For those who have received the Johnson & Johnson vaccine, the timing of a booster authorization — of any brand — is still uncertain. The F.D.A. panel is set to vote Friday only on whether the agency should permit a second dose of the Johnson & Johnson vaccine, a scenario the Centers for Disease Control and Prevention’s own vaccine advisory committee will discuss next week. If both agencies believe an additional dose should be offered, people could seek them out as early as next week.

Whether the F.D.A. might authorize the mix-and-match approach, and how, is unclear. The strategy will be discussed at the agency panel’s meeting on Friday, but no vote will be taken. If regulators eventually believe there is enough scientific support for the approach, they would likely need to update the authorization language of the Moderna and Pfizer-BioNTech vaccines to allow for their use in people who initially received Johnson & Johnson’s.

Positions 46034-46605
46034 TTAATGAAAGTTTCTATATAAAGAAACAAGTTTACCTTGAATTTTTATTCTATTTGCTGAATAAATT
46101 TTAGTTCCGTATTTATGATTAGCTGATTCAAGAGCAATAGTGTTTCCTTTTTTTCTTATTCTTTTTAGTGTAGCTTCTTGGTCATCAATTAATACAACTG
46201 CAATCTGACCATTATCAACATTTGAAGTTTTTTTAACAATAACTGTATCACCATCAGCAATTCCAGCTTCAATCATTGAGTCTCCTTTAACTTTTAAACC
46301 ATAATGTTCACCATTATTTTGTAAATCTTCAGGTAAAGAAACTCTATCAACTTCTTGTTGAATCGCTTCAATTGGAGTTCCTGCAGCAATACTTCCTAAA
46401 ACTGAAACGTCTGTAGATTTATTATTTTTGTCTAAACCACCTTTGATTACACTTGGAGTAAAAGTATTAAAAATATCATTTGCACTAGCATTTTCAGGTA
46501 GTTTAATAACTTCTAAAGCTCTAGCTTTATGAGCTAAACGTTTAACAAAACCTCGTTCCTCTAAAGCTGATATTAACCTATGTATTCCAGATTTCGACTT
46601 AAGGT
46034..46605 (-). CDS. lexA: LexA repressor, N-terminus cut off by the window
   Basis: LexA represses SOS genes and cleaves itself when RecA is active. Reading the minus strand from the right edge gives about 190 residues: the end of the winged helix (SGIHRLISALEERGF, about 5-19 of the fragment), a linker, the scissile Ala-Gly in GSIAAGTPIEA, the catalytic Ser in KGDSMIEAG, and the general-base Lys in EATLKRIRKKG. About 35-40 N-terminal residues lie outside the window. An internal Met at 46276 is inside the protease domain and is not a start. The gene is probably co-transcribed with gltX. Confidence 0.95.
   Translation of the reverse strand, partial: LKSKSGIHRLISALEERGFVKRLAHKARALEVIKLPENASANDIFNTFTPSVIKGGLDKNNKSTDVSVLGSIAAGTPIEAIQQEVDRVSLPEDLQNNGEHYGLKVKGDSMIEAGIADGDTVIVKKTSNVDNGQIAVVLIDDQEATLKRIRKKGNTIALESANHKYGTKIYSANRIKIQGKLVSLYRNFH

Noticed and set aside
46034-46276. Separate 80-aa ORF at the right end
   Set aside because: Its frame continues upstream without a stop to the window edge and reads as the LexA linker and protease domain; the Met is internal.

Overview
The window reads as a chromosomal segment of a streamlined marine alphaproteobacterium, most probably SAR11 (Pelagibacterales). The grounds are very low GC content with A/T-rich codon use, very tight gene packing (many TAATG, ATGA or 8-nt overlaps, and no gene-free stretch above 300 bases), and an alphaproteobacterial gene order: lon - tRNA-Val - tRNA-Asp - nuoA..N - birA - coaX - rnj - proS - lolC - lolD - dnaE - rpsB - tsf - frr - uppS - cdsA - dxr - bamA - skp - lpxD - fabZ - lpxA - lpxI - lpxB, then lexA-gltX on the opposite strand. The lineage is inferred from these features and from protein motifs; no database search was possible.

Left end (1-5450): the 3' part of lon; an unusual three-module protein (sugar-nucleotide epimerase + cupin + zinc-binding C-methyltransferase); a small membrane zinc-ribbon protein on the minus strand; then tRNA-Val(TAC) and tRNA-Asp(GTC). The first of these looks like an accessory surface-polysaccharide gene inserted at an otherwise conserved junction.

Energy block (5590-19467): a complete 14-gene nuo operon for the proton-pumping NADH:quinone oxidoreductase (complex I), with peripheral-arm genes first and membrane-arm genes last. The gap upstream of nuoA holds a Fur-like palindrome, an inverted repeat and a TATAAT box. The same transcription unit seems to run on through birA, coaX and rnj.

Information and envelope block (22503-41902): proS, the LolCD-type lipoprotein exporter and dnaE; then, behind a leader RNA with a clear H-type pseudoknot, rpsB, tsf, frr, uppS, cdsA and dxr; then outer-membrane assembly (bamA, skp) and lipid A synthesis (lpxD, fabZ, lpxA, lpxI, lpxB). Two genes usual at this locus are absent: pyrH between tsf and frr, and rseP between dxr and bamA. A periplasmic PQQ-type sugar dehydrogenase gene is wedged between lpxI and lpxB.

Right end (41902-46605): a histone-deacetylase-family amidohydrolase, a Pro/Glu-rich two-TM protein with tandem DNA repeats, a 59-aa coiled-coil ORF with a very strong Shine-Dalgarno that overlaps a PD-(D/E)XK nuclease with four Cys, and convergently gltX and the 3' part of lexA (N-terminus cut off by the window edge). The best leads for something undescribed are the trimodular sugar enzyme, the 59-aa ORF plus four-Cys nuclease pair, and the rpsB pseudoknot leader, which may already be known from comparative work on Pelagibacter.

In a study conducted by the National Institutes of Health, researchers organized nine groups of roughly 50 people each. Each group received one of the three authorized vaccines, followed by a booster. In three groups, volunteers received the same vaccine for a boost. In the other six, they switched to a different brand.

The researchers found that those who got a Johnson & Johnson shot followed by a Moderna booster saw their antibody levels rise 76-fold within 15 days, whereas those who received another dose of Johnson & Johnson saw only a fourfold rise in the same period. A Pfizer-BioNTech booster shot raised antibody levels in Johnson & Johnson recipients 35-fold.